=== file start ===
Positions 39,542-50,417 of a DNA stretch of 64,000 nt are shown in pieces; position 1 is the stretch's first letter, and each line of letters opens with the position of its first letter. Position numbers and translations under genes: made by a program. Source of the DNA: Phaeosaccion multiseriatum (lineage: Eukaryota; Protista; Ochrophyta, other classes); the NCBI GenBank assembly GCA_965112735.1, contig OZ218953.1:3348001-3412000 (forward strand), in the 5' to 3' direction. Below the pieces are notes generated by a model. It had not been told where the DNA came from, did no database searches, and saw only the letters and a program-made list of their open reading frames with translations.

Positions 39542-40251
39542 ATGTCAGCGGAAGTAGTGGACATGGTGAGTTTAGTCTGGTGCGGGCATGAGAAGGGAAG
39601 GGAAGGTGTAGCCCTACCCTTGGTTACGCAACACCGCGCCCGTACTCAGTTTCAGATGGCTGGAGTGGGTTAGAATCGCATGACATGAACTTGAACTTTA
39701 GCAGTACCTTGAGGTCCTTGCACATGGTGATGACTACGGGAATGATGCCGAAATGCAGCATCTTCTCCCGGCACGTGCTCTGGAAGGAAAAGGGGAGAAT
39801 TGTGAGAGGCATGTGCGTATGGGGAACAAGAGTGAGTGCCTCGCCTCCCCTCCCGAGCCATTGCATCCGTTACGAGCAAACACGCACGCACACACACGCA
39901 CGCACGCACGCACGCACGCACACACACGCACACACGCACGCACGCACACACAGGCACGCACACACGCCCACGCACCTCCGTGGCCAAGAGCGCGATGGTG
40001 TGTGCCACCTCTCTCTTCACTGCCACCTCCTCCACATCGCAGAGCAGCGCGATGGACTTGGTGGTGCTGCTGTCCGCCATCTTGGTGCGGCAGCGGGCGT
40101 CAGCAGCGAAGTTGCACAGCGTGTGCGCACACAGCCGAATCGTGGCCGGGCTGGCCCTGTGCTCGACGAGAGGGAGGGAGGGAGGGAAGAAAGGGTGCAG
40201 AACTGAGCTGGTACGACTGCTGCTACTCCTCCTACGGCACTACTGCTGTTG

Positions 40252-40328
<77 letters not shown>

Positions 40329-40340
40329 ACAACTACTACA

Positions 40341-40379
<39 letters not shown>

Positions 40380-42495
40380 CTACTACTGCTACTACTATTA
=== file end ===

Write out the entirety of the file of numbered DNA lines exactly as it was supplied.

Positions 39,542-50,417 of a DNA stretch of 64,000 nt are shown in pieces; position 1 is the stretch's first letter, and each line of letters opens with the position of its first letter. Position numbers and translations under genes: made by a program. Source of the DNA: Phaeosaccion multiseriatum (lineage: Eukaryota; Protista; Ochrophyta, other classes); the NCBI GenBank assembly GCA_965112735.1, contig OZ218953.1:3348001-3412000 (forward strand), in the 5' to 3' direction. Below the pieces are notes generated by a model. It had not been told where the DNA came from, did no database searches, and saw only the letters and a program-made list of their open reading frames with translations.

Positions 39542-40251
39542 ATGTCAGCGGAAGTAGTGGACATGGTGAGTTTAGTCTGGTGCGGGCATGAGAAGGGAAG
39601 GGAAGGTGTAGCCCTACCCTTGGTTACGCAACACCGCGCCCGTACTCAGTTTCAGATGGCTGGAGTGGGTTAGAATCGCATGACATGAACTTGAACTTTA
39701 GCAGTACCTTGAGGTCCTTGCACATGGTGATGACTACGGGAATGATGCCGAAATGCAGCATCTTCTCCCGGCACGTGCTCTGGAAGGAAAAGGGGAGAAT
39801 TGTGAGAGGCATGTGCGTATGGGGAACAAGAGTGAGTGCCTCGCCTCCCCTCCCGAGCCATTGCATCCGTTACGAGCAAACACGCACGCACACACACGCA
39901 CGCACGCACGCACGCACGCACACACACGCACACACGCACGCACGCACACACAGGCACGCACACACGCCCACGCACCTCCGTGGCCAAGAGCGCGATGGTG
40001 TGTGCCACCTCTCTCTTCACTGCCACCTCCTCCACATCGCAGAGCAGCGCGATGGACTTGGTGGTGCTGCTGTCCGCCATCTTGGTGCGGCAGCGGGCGT
40101 CAGCAGCGAAGTTGCACAGCGTGTGCGCACACAGCCGAATCGTGGCCGGGCTGGCCCTGTGCTCGACGAGAGGGAGGGAGGGAGGGAAGAAAGGGTGCAG
40201 AACTGAGCTGGTACGACTGCTGCTACTCCTCCTACGGCACTACTGCTGTTG

Positions 40252-40328
<77 letters not shown>

Positions 40329-40340
40329 ACAACTACTACA

Positions 40341-40379
<39 letters not shown>

Positions 40380-42495
40380 CTACTACTGCTACTACTATTA